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Architecture
(Part 48)



Greek Ionic Order: Wide Variety in Composition

A much greater variety is found in the composition of the Ionic than of the Doric order. Indeed, the examples of the Athenian Acropolis alone have neckings. In all the others the shaft runs up to the corbelled mouldings which bed the block of the volutes, and the flutes finish under them. neither have they a torus in that congeries, but a bead and ovolo alone, the latter projecting inconveniently under the pendent lines that connect the volutes, and thus the capital is not more than half a diameter in height.

The Asiatic or the truly Ionian examples of this order are far inferior to those above referred to. Their bases are differently, and certainly less elegantly composed. They are without hypotrachelia, as may have been inferred; they want the torus in the capital; and, in most cases, instead of flowing, pendent lines, they have straight lines connecting the volutes. Their entablatures are not so finely proportioned, nor so delicately executed. The coronas want breadth, and the bed-moulds of the cornice are as much too heavy as those of Athens are perhaps too light. Indeed, upon the whole, they have more of the grossness of Roman architecture than of the delicacy and elegance of Grecian, though the Ionian examples are supposed to be the models of those of Athens. In the celebrated temple of Diana at Ephesus the columns present an almost unique example of the lower parts being sculptured . Fine specimens of these are now in the British Museum. The only instance known of sculptured columns is at Narga in Nubia.

The width of the antae of the Ionic order is determined, as in the Doric, by the soffit of the entablature; and it will, of course, be exactly the same as, or rather less than, the inferior diameter of the column. It is slightly raised, too, from the face of the wall at the ends of which it stands. The base of the antae is, in one of the two examples of the Acropolis, a little deeper than that of the column, having a small projecting moulding between the lower torus and the floor; and the lower torus itself is reeded. In the other example there is no difference in the form and proportion of the antae and columnar bases, but both the tori are fluted horizontally, with beaded fillets between the flutes. The antae cap consists of a congeries of corbelling mouldings, nearly one-third of a diameter in height. It is divided into three nearly equal parts, the lowest of which is composed of a bead and an ovolo; the second of another bead and a cyma-reversa, all carved; and the third of a plain flat cavetto, with a narrow fillet and small crowning cyma-reversa, forming an abacus (fig. 11). The necking is like that of the capital, and is enriched in the same manner. The cap or cornice thus formed breaks round the projection of the antae, and is continued along the wall under the entablature the whole length of the building, or till it is impeded by some other construction; and the base is continued in like manner. Attached columns have the voluted capital, but their base is that of the antae; and it is detailed round them and along the wall to which they belong, as with the antae. It must be remembered, however, that the attached columns in the triple temple are about one-ninth less in diameter than those which are insulated, though they are similar in other respects, and have the same entablature.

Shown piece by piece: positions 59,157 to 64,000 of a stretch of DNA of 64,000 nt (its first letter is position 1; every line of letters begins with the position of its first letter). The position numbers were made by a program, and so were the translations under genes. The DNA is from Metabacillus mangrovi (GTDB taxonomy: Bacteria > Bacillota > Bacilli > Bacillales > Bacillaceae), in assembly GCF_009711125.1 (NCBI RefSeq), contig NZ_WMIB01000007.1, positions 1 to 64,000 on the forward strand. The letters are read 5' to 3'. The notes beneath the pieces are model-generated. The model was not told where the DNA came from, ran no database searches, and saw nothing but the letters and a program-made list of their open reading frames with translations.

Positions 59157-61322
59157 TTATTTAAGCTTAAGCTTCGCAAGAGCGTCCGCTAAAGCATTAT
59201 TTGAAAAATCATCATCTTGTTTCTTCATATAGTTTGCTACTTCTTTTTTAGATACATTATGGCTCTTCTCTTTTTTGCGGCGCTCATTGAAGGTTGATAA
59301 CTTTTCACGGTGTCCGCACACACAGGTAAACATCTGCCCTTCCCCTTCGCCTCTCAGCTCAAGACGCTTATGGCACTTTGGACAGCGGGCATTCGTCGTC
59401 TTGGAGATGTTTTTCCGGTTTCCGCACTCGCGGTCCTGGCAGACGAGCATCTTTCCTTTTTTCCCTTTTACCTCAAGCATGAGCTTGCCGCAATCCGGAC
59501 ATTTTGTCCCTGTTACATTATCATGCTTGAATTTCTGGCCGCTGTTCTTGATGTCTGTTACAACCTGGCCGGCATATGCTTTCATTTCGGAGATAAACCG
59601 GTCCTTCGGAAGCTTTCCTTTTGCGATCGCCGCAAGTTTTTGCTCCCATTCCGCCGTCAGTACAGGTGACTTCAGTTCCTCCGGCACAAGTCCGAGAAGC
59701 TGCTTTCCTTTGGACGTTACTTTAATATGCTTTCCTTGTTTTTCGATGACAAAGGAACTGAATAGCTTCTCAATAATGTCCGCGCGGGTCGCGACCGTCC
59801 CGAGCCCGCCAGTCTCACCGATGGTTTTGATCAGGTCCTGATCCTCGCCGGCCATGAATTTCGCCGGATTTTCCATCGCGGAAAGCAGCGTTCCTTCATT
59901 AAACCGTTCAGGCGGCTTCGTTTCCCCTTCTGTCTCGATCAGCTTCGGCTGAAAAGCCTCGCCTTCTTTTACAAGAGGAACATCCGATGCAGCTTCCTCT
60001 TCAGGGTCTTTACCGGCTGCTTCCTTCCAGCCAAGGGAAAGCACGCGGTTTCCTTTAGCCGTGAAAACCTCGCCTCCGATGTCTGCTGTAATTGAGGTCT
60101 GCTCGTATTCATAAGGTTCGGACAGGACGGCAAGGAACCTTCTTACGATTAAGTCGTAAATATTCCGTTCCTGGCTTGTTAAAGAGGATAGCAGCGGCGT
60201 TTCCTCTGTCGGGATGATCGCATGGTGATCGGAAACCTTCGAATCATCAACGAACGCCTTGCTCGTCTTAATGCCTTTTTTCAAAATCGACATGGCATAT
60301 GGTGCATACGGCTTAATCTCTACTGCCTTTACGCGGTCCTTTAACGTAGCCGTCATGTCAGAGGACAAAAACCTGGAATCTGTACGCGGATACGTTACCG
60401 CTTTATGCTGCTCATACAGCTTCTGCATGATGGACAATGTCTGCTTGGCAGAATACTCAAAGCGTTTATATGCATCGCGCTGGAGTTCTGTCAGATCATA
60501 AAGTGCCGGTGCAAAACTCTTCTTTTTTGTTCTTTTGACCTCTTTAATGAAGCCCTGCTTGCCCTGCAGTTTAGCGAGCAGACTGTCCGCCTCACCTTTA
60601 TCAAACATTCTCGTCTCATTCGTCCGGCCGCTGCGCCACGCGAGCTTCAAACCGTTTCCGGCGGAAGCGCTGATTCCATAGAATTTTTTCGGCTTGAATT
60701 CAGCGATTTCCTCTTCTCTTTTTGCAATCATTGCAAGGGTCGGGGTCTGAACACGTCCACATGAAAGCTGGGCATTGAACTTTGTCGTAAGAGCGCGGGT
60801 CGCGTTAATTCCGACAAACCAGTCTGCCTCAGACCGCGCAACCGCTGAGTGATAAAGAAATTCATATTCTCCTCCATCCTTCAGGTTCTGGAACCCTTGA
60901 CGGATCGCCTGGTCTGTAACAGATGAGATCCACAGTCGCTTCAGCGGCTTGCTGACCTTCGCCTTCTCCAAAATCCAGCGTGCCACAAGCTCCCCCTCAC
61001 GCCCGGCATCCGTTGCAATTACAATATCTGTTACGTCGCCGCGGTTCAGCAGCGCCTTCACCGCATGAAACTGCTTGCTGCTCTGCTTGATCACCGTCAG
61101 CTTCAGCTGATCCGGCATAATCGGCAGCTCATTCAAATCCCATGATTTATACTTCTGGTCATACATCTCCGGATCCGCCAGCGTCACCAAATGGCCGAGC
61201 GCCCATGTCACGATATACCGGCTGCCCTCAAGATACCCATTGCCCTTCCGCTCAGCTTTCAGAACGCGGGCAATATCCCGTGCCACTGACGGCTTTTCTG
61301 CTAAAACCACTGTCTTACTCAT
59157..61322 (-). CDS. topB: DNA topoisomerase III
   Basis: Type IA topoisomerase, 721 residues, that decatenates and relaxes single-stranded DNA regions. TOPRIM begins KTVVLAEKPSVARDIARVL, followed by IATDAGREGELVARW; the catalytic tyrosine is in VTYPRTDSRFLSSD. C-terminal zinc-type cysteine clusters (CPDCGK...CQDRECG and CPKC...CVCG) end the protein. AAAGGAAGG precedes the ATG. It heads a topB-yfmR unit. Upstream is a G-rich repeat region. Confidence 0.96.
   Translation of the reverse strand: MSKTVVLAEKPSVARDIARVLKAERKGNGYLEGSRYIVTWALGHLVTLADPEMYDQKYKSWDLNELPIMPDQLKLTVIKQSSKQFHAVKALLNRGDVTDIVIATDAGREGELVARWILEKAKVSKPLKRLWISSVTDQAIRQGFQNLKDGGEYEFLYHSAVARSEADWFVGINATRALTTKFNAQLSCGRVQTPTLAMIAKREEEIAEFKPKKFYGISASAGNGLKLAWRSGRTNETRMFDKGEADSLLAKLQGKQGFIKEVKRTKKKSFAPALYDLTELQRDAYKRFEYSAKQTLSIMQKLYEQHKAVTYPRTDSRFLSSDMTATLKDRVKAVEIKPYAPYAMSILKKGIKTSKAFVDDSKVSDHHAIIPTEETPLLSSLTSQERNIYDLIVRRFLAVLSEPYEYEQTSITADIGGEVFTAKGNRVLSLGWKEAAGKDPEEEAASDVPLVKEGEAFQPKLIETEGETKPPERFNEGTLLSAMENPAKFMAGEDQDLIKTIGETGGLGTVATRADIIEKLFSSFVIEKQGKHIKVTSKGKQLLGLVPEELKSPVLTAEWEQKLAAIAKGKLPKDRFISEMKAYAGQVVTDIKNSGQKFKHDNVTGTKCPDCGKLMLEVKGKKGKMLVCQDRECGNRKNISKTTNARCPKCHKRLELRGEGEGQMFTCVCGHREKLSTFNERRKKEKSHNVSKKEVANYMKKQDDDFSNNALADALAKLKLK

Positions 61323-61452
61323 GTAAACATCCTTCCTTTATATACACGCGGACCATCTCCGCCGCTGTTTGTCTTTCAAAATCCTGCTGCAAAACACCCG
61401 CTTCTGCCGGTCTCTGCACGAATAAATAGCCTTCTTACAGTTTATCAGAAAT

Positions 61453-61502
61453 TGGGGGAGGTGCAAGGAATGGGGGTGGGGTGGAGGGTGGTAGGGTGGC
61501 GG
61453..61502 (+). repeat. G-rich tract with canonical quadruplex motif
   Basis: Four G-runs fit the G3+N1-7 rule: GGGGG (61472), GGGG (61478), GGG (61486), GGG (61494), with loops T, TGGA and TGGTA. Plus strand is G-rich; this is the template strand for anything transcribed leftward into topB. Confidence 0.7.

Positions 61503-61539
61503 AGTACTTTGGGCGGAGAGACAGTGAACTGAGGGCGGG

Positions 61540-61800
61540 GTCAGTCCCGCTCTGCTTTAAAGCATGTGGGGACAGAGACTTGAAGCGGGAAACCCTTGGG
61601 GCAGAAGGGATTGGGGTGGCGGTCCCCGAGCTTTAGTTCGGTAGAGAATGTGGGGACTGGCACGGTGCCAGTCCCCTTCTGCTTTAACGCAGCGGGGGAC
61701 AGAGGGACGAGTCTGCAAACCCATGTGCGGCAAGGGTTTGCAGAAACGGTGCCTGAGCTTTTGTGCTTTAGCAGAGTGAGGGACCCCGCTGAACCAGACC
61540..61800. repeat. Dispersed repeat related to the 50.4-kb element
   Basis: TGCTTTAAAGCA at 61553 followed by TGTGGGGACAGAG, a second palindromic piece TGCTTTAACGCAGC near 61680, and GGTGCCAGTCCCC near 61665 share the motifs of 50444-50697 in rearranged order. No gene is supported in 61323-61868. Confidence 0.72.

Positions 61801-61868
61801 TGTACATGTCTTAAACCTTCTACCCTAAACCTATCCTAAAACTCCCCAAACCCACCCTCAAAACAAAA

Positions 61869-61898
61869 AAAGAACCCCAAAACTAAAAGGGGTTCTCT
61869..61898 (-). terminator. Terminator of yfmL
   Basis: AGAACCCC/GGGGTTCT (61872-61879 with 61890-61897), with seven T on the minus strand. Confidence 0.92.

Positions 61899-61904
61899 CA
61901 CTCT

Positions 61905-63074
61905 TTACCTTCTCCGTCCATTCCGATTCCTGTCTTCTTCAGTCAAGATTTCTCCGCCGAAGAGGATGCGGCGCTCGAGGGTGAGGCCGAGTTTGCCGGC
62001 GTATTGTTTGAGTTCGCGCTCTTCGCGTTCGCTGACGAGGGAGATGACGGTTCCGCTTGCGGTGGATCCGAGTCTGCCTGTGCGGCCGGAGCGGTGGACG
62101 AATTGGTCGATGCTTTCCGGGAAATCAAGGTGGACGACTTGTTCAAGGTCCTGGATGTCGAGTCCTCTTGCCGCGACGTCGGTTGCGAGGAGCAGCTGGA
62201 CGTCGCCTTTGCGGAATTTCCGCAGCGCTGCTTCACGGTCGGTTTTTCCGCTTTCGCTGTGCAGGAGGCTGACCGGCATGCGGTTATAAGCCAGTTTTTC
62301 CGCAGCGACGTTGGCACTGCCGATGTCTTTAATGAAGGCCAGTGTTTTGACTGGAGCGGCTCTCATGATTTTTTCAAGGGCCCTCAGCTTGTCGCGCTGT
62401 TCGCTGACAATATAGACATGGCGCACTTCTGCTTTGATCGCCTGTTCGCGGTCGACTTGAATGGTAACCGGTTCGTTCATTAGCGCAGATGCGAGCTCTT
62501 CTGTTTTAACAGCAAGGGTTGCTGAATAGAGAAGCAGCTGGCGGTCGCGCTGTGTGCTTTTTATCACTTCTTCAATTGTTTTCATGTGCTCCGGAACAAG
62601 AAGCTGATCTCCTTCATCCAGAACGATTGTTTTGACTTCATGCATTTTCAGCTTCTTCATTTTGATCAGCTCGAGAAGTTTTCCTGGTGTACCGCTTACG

The back of the triple temple, between the attached columns, presents one of the only two examples in Greek architecture of windows, the other being that of the temple of the Giants at Agrigentum. These are rather more than twice their width in height, and are narrower at the top than at the bottom. They rest on a broad. bold sill, which is equal in depth to two-sixths of the opening, and are surrounded externally by a congeries of mouldings, which, with a plain fascia, constitute an architrave. This architrave is one-fourth the opening in width; it diminishes with the window, and in the same proportion, and is returned above in two knees, which are made vertical to its extreme point at the base.






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